I am not at all an expert on the marginalized student experience during COVID, but I want to share a couple of things that I have found helpful personally that could help you if you are a student from a marginalized population, or if you are seeking to help your students from marginalized populations.
Recommendations for Students from Marginalized Populations During This Time
Limitations of My Experience
While I acknowledge that COVID-19 has presented additional hurdles for all graduate students regardless of race, ethnicity, or cultural background, I would be remiss if I did not highlight a special group that could be disproportionately disadvantaged at this time: students of Asian descent and/or international students from Asian countries. There is a portion of the rhetoric surrounding COVID-19 that is placing blame on Asian countries for the creation and spread of COVID-19. Some of the implications from this have been hate crimes and mistreatment of selected groups of people/students. I cannot fathom what students of Asian descent/from Asian countries might be going through at the moment, and I will not try to speculate about or dictate their narratives for them.
Abrams, J. A., Maxwell, M., Pope, M., & Belgrave, F. Z. (2014). Carrying the world with the grace of a lady and the grit of a warrior: Deepening our understanding of the “strong black woman” schema. Psychology of Women Quarterly, 38, 503–518.
Black, A. R., & Peacock, N. (2011). Pleasing the masses: Messages for daily life management in African American women’s popular media sources. American Journal of Public Health, 101, 144–150.
Dyrbye, L. N., Thomas, M. R., Eacker, A., Harper, W., Massie, F. S., Power, D. V.,…Shanafelt, T. D. (2007). Race, ethnicity, and medical student well-being in the United States. Archives of Internal Medicine, 167, 2103-2109.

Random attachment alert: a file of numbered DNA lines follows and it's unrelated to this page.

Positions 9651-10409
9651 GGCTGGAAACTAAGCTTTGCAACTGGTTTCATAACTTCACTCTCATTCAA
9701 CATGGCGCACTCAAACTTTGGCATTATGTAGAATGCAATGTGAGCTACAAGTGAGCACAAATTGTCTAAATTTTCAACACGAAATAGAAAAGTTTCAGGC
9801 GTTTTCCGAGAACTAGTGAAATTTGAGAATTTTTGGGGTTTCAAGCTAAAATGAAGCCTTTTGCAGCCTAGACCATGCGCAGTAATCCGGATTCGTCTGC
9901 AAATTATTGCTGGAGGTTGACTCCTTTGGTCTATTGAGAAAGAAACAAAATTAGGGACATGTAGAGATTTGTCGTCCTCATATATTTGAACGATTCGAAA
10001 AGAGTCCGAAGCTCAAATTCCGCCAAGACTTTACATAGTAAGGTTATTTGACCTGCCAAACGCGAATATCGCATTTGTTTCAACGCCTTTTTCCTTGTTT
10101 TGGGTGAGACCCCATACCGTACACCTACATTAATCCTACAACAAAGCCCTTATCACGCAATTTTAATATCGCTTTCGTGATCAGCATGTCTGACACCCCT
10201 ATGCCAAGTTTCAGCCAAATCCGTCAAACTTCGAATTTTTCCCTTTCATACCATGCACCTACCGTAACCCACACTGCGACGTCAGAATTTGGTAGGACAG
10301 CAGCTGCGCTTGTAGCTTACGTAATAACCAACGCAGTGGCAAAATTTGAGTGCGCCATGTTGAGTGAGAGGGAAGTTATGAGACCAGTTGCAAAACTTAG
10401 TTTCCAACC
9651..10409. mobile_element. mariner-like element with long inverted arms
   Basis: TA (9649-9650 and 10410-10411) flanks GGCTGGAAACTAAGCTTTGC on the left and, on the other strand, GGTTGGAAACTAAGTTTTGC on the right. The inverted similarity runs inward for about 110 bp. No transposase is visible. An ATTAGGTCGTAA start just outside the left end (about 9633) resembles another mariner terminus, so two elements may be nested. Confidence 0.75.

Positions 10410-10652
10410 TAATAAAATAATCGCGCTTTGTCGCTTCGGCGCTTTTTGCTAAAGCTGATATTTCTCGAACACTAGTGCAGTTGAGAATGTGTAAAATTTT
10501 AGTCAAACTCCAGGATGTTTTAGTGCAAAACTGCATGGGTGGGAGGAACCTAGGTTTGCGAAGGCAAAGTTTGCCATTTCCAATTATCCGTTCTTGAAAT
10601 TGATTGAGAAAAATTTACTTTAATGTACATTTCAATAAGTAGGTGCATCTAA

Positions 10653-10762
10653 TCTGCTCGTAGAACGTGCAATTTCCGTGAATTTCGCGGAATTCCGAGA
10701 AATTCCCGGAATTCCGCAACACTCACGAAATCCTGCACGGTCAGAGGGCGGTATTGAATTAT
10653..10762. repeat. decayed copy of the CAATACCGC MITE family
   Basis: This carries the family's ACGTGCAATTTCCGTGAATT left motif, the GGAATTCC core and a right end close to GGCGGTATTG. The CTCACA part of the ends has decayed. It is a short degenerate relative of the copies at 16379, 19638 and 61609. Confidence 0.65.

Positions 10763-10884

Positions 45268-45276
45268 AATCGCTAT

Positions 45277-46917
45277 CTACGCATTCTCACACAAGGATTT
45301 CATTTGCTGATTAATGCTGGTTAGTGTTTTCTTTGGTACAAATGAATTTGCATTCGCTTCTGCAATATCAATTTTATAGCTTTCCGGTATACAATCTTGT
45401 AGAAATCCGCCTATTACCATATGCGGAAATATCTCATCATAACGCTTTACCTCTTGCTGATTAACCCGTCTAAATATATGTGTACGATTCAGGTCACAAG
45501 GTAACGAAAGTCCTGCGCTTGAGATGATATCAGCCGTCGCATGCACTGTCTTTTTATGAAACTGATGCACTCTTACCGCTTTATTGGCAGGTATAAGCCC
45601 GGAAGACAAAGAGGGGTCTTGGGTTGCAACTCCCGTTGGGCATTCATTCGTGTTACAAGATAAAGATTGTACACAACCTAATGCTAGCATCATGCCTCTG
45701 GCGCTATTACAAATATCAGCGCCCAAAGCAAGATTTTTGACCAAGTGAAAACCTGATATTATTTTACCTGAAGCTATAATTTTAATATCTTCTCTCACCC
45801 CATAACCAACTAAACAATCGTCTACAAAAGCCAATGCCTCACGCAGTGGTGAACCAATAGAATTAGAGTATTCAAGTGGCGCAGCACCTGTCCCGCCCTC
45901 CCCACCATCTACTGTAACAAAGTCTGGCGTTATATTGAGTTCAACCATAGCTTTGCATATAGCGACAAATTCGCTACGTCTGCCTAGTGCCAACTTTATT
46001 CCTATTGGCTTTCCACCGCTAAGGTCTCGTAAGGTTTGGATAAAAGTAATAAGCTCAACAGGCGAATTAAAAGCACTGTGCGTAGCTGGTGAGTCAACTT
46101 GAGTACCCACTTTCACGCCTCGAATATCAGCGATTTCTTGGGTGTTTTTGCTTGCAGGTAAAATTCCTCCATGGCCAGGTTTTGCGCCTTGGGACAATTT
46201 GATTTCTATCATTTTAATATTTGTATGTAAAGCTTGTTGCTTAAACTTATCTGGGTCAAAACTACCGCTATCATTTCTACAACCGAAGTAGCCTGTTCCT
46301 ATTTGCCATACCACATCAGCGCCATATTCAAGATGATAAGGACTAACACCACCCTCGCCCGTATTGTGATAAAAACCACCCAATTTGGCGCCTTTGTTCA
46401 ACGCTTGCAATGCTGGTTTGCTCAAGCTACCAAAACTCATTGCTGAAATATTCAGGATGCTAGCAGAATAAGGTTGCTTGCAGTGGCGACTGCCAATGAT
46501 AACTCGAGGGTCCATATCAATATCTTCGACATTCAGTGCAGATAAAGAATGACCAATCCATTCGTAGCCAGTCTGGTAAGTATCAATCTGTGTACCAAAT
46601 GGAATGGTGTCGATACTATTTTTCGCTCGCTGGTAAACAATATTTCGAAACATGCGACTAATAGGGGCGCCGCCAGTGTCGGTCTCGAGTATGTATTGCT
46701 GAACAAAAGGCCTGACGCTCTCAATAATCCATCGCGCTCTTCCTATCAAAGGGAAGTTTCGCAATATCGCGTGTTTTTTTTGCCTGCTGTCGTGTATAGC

Lorenz, T. (2020). Stop trying to be productive. Retrieved from https://www.nytimes.com/2020/04/01/style/productivity-coronavirus.html
Nelson, T., Cardermil, E. V., & Adeoye, C. T. (2016). Black women’s perceptions of the “Strong Black Woman” role. Psychology of Women Quarterly, 40, 551–563.
Watson, N. N., & Hunter, C. D. (2015). Anxiety and depression among African American women: The costs of strength and negative attitudes toward psychological help-seeking. Cultural Diversity and Ethnic Minority Psychology, 21, 604–612.
Thomas Ollendick, Ph.D.
Distinguished Professor in Clinical Psychology
Director of the Child Study Center
Virginia Polytechnic Institute and State University
Thomas H. Ollendick, Ph.D., is University Distinguished Professor in Clinical Psychology and Director of the Child Study Cent- er at Virginia Polytechnic Institute and State University, Blacksburg, Virginia, USA. He is the author or co-author of 350+ research publications, 100+ book chapters, and 38 books. His recent books include the Oxford Handbook of Clinical Child and Adolescent Psychology, Innovations in CBT Treatment for Childhood Anxiety, OCD, and PTSD (Cambridge), and Emotion Regulation and Psychopathology in Children and Adolescents (Oxford).
He is the past editor of the Journal of Clinical Child and Adolescent Psychology and Behavior Therapy, as well as founding and current Co-Editor of Clinical Child and Family Psychology Review. He is Past-President of the Association for the Advancement of Behavior Therapy (1995), the Society of Clinical Psychology (1999), the Society of Clinical Child and Adolescent Psychology (2007), and the Society for the Science of Clinical Psychology (2010). The recipient of several NIMH grant awards, his clinical and research interests range from the study of diverse forms of child psychopathology to the assessment, treatment, and prevention of these child disorders from a social learning/social cognitive theory perspective. He has served as the mentor and dissertation advisor for 44 doctoral students – all since joining Virginia Tech in 1980.